We thank Saliou and Baron for their comments. They state that microbial surveillance of endoscopes by antegrade sampling with a sterile 0.9 % saline solution might be insufficient to reveal the microbial contamination. They also suggest the additional use of thiosulfate during sampling. Unfortunately, in the outbreak we described, the use of a thiosulfate-containing buffer would not have been able to detect the microbial contamination. As the manufacturer states, the elevator wire channel of the TJF-Q180V is sealed by an O-ring, which means that separate cleaning is no longer necessary. Moreover, this scope is also designed with a unique distal cap that is fixed, which impairs cleaning and disinfection in the spaces within this cap. Sampling of these spaces is only possible when using an ultrathin swab, as demonstrated in our study, which thereby revealed the VIM-2 producing Pseudomonas aeruginosa.

However, we do agree with Saliou and Baron that the optimal sampling method for endoscopes is still under debate. At present, the use of sterile 0.9 % saline solution is recommended by the European Society of Gastrointestinal Endoscopy and the European Society of Gastroenterology and Endoscopy Nurses and Associates. Although the French guideline recommends the use of a tensioactive solution (e. g. Tween 80) to increase the detection of microorganisms, the use of sodium thiosulfate is not mentioned in this guideline.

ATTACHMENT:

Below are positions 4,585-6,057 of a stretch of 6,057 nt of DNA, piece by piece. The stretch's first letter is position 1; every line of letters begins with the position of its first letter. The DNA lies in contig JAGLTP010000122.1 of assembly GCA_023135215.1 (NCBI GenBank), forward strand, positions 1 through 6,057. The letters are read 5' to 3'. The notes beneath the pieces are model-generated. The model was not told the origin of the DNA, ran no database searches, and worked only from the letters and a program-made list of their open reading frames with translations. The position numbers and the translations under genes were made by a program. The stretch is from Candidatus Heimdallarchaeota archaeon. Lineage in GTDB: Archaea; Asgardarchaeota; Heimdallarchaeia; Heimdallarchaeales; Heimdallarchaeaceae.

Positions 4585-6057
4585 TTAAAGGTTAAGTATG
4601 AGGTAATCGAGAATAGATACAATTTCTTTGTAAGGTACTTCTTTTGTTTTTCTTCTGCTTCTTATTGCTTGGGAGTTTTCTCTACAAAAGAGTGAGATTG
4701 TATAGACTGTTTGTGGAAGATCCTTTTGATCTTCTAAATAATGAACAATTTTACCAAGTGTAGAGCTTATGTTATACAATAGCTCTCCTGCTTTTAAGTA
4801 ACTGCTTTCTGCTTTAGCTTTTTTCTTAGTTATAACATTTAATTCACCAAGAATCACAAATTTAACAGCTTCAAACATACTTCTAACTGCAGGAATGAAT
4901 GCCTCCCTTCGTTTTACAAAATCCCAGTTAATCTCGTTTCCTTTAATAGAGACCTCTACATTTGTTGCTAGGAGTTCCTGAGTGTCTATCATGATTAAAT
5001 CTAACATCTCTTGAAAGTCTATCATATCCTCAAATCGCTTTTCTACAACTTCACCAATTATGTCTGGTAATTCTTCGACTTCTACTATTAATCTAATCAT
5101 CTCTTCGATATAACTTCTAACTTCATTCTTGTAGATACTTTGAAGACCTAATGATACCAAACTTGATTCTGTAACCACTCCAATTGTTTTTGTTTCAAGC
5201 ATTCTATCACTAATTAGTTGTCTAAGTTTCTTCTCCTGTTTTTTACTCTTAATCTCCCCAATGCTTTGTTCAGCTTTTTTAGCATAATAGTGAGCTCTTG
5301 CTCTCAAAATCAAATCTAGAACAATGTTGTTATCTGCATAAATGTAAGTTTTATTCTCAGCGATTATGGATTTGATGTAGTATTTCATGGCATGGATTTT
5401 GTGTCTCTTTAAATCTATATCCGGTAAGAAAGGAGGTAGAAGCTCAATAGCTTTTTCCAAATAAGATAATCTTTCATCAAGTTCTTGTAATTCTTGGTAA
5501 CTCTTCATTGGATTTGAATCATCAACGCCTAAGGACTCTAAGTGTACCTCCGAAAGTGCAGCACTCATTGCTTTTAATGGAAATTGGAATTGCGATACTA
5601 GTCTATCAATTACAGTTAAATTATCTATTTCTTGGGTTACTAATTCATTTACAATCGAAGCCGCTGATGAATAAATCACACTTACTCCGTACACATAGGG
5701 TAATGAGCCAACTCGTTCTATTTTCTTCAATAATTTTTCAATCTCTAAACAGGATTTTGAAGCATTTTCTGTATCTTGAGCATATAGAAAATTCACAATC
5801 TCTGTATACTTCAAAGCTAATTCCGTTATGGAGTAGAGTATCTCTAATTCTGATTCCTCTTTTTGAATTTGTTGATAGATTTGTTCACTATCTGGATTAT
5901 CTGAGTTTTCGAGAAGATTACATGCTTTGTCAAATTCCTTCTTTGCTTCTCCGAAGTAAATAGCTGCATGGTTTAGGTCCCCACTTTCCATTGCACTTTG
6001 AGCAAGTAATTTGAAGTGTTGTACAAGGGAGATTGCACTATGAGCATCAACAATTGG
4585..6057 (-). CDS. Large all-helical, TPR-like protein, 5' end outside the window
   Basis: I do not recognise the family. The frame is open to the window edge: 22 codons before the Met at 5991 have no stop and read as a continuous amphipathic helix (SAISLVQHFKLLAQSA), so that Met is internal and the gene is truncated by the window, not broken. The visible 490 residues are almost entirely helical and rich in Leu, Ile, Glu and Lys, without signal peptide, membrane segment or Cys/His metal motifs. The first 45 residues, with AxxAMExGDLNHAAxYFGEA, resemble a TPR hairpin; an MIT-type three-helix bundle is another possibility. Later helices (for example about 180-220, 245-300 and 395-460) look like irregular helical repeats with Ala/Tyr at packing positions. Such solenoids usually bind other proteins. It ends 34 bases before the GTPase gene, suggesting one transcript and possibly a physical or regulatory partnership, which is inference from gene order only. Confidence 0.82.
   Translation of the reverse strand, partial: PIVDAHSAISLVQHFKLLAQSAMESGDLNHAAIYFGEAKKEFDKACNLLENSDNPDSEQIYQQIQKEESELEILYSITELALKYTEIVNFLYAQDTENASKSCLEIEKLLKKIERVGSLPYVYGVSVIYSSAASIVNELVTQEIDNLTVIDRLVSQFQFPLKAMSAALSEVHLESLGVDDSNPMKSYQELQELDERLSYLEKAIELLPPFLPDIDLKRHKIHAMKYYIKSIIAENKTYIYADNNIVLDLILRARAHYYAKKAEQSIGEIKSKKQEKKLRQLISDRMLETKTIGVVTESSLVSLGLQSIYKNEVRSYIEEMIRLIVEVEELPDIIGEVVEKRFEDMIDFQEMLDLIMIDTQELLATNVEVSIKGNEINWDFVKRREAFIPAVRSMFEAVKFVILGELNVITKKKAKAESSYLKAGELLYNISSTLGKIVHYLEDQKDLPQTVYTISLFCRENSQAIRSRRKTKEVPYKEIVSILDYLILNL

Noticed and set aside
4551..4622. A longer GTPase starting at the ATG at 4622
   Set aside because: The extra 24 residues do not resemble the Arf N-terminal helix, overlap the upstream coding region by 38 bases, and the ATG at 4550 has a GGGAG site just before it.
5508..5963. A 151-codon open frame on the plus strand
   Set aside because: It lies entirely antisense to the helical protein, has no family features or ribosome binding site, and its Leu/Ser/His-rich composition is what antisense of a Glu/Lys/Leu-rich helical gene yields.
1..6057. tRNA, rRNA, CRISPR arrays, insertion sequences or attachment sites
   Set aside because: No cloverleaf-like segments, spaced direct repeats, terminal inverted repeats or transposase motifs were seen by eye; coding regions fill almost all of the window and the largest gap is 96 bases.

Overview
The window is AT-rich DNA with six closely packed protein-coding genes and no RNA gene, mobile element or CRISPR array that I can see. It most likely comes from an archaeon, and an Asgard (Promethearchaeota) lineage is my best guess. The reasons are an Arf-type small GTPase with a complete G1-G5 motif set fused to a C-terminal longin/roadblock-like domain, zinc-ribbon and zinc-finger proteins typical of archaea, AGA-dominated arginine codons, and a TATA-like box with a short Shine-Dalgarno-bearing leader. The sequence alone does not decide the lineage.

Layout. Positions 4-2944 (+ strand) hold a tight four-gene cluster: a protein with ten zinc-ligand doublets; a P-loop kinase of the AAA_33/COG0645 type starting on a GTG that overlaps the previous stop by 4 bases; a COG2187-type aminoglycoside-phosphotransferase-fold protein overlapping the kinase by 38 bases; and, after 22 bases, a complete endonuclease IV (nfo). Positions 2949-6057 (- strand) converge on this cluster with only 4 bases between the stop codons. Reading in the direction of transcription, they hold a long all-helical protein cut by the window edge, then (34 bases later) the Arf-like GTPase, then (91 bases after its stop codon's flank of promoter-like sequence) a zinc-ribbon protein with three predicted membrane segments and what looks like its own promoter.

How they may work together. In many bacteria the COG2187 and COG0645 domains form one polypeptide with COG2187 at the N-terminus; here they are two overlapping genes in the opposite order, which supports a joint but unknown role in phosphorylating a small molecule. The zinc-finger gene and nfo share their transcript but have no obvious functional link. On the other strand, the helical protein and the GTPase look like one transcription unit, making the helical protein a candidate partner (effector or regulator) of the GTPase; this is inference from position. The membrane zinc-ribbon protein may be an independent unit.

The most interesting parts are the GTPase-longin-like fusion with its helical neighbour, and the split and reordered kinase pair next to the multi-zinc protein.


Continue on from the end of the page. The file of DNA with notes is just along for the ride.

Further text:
The combination of the narrow lumina of the endoscope and heavy contamination with blood, secretions, and microorganisms during its use, might promote the growth of biofilms in cases of insufficient (pre)cleaning. Once these biofilms occur, they are very resilient to physical removal by regular cleaning and are less susceptible to biocides. In a recent review, it was concluded that by ensuring prompt device cleaning and reprocessing, either by high-level disinfection or sterilization, and proper drying, biofilms will not have a chance to form [8]. Unfortunately, at present there is no evidence in the literature that a consensus on this matter has been reached.

However, in light of recent reports of microbiological outbreaks after endoscopy, a reliable method of investigating microbial safety following high-level disinfection is urgently needed. The utility of sodium thiosulfate or another biofilm dissolver should be investigated in studies, led, ideally, by an international working group consisting of microbiologists and endoscopists. In addition, a consensus statement concerning the interpretation and action required from the data collected should become available and updated regularly.

Saliou and Baron also stress the importance of endoscope drying in order to prevent bacterial proliferation. The importance of drying has been emphasized previously by Muscarella. As stated in our manuscript, at the Erasmus MC all endoscopes are dried and stored in a storage cabinet (WASSENBURG DRY 300; Wassenburg Medical Devices BV, Dodewaard, The Netherlands), unless immediate re-use (within 4 hours) is required. Therefore, bacterial proliferation during storage was not considered to be a possible cause of the VIM-2 producing P. aeruginosa outbreak.